Loving God and Loving our Neighbor as Ourselves

Homily for the Thirty-First Sunday of Year B

by Fr. Tommy Lane

Jesus sums up the commandments in the Gospel today in two statements: to love God and love our neighbor as ourselves. When Jesus says something in a Gospel passage, of course we ask ourselves where are we in relation to what he says. Today then we ask ourselves how are we doing in love God with all our heart, soul, mind and strength, and how are we doing in loving our neighbor as ourselves.

When we think of how much God has done for us in Jesus’ death and resurrection for us and how much God loves us we are left with only one response, praise and gratitude and love of God. I think the saddest thing of all is if someone rejects God and does not allow God into one’s life. We have been created by God with a soul that is meant for God for all eternity and if anyone rejects God they reject the truth about who they are. “Only in God will my soul be at rest,” says one of the Psalms and how true it is. Only in God will we be happy. To deny God or God’s role in my life would be to deny the truth of who I am. How do the lukewarm and indifferent make Jesus feel? He told St. Faustina, the Polish Saint of Divine Mercy,

“These souls cause Me more suffering than any others; it was from such souls that My soul felt the most revulsion in the Garden of Olives. It was on their account that I said: 'My Father, if it is possible, let this cup pass Me by.' The last hope of salvation for them is to flee to My Mercy.”

It is part of our very being, to praise and thank and love God. If we forget God in the midst of all our activity, what a great loss we have suffered and made Jesus suffer in Gethsemane. But when we remember God’s love for us and all he has done for us, our only natural response is to love God in return. The command in the Book of Deuteronomy, which we heard in our first reading today (Deut 6:4-6), to love God with all our heart, soul, mind and strength, and repeated by Jesus in our Gospel (Mark 12:29-30), is what we want to do when we see what God has done for us and how God loves us. Loving God with all our heart, soul, mind and strength is the only response to God who loves us so much. We want to love God by praying every day, celebrating Mass here every Sunday, reading the Scriptures and spiritual books, receiving the sacraments, because we will not be happy if we do not love God. In fact we discover that when we love God we become much happier because the more time we spend with God, the more we receive the life of God and that life uplifts us, heals us, renews us and invigorates us. So in fact we discover that the more we love God the happier we are. We discover that the more we love God, the more we get a foretaste and glimpse of heaven here on earth. When we live the command we heard in our first reading from Deuteronomy, and repeated by Jesus, we are happier and already begin to live a little bit of heaven here on earth.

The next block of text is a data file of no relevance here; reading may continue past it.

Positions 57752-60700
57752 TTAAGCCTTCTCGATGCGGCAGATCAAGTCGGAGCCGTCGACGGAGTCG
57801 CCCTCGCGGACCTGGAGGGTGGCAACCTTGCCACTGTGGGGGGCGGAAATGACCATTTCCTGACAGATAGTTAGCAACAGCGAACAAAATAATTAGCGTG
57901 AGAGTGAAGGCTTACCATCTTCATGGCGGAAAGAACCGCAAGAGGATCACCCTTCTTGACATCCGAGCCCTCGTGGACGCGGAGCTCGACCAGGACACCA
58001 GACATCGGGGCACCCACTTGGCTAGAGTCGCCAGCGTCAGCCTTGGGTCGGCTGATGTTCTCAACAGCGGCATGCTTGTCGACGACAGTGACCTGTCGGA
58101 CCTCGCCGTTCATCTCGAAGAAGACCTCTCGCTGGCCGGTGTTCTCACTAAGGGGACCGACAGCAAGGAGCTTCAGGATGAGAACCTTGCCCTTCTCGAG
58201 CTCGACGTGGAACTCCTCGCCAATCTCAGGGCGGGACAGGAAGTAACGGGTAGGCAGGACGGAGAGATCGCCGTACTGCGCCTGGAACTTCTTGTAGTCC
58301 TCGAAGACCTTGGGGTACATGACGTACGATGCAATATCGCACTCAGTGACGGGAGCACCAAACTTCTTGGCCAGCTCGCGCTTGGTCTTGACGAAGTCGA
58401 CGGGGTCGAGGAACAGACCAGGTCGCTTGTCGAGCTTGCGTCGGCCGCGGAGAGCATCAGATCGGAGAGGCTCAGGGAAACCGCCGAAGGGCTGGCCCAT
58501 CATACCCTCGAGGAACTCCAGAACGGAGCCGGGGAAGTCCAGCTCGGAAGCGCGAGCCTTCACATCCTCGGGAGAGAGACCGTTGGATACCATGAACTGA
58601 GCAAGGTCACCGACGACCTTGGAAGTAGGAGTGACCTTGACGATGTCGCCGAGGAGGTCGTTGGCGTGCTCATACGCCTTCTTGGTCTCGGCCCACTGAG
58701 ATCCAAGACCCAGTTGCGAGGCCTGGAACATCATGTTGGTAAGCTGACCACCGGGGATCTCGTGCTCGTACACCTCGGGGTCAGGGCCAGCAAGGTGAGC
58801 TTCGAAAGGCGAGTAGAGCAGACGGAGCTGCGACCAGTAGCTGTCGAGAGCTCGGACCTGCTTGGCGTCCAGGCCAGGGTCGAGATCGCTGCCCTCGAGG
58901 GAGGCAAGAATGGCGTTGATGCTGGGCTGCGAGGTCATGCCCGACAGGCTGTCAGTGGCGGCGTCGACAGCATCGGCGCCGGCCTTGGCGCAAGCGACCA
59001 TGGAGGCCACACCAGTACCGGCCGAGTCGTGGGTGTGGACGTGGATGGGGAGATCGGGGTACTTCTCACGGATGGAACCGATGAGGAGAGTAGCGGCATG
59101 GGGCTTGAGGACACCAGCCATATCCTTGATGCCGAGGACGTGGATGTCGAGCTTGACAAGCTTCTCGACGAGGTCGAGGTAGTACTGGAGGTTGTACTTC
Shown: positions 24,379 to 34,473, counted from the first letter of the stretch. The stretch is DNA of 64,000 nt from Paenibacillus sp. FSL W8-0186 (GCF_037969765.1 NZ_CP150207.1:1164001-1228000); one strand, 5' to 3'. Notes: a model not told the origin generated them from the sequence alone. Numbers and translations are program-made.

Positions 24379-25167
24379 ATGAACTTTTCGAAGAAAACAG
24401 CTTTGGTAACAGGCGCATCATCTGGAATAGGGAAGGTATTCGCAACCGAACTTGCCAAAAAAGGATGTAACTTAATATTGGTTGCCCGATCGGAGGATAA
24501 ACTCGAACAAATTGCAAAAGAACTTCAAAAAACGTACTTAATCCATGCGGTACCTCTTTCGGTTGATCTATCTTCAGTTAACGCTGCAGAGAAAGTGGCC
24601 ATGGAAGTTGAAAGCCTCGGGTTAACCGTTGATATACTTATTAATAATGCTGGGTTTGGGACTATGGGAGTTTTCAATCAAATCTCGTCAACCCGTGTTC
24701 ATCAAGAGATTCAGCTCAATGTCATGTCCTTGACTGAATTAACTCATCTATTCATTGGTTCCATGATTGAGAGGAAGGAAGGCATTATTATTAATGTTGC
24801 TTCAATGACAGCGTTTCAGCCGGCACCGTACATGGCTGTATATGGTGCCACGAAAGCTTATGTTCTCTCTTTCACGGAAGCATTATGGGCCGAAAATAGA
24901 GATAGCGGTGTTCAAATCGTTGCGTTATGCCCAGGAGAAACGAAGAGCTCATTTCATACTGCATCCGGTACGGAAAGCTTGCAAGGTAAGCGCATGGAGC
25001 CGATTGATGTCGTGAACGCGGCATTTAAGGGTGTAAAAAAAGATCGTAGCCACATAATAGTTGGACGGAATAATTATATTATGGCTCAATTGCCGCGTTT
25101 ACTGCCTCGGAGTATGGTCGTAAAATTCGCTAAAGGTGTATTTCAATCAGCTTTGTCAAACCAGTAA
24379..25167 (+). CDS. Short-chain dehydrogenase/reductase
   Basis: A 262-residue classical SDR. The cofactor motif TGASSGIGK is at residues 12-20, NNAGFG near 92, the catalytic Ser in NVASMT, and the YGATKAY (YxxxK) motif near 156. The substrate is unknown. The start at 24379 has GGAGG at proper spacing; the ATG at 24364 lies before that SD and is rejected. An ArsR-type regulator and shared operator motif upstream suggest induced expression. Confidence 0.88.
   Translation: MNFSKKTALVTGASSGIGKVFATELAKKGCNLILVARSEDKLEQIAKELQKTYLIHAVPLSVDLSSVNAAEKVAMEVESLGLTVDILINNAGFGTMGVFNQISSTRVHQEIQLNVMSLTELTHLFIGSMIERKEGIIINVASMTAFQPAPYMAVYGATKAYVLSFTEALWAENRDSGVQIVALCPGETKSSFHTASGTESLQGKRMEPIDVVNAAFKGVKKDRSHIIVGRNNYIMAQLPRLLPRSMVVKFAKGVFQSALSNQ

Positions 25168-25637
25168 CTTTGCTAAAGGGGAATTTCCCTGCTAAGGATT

“Hear, O Israel! The Lord is our God, the Lord alone! Therefore, you shall love the Lord, your God, with all your heart, and with all your soul, and with all your strength. Take to heart these words which I enjoin on you today” (Deut 6:4-6)

In fact that Scripture passage was part of the daily prayer of devout Jews at the time of Jesus.

Jesus sums up the commandments in the Gospel today in two statements; to love God and love our neighbor as ourselves. We have been thinking about loving God and now I want to reflect on loving our neighbor as ourselves. You would think that when Jesus says we are to love our neighbor as ourselves we would just go and do it. But sometimes we almost have to be taught by someone in our own time how to love our neighbor as ourselves. I think there is one person in recent years who above all has shown us how to love our neighbor as ourselves and that person is Mother Teresa of Calcutta, now a canonized saint. Again and again she has spoken about seeing Jesus in others. What we do to others, we do to Jesus. She helped people is the most awful circumstances sometimes.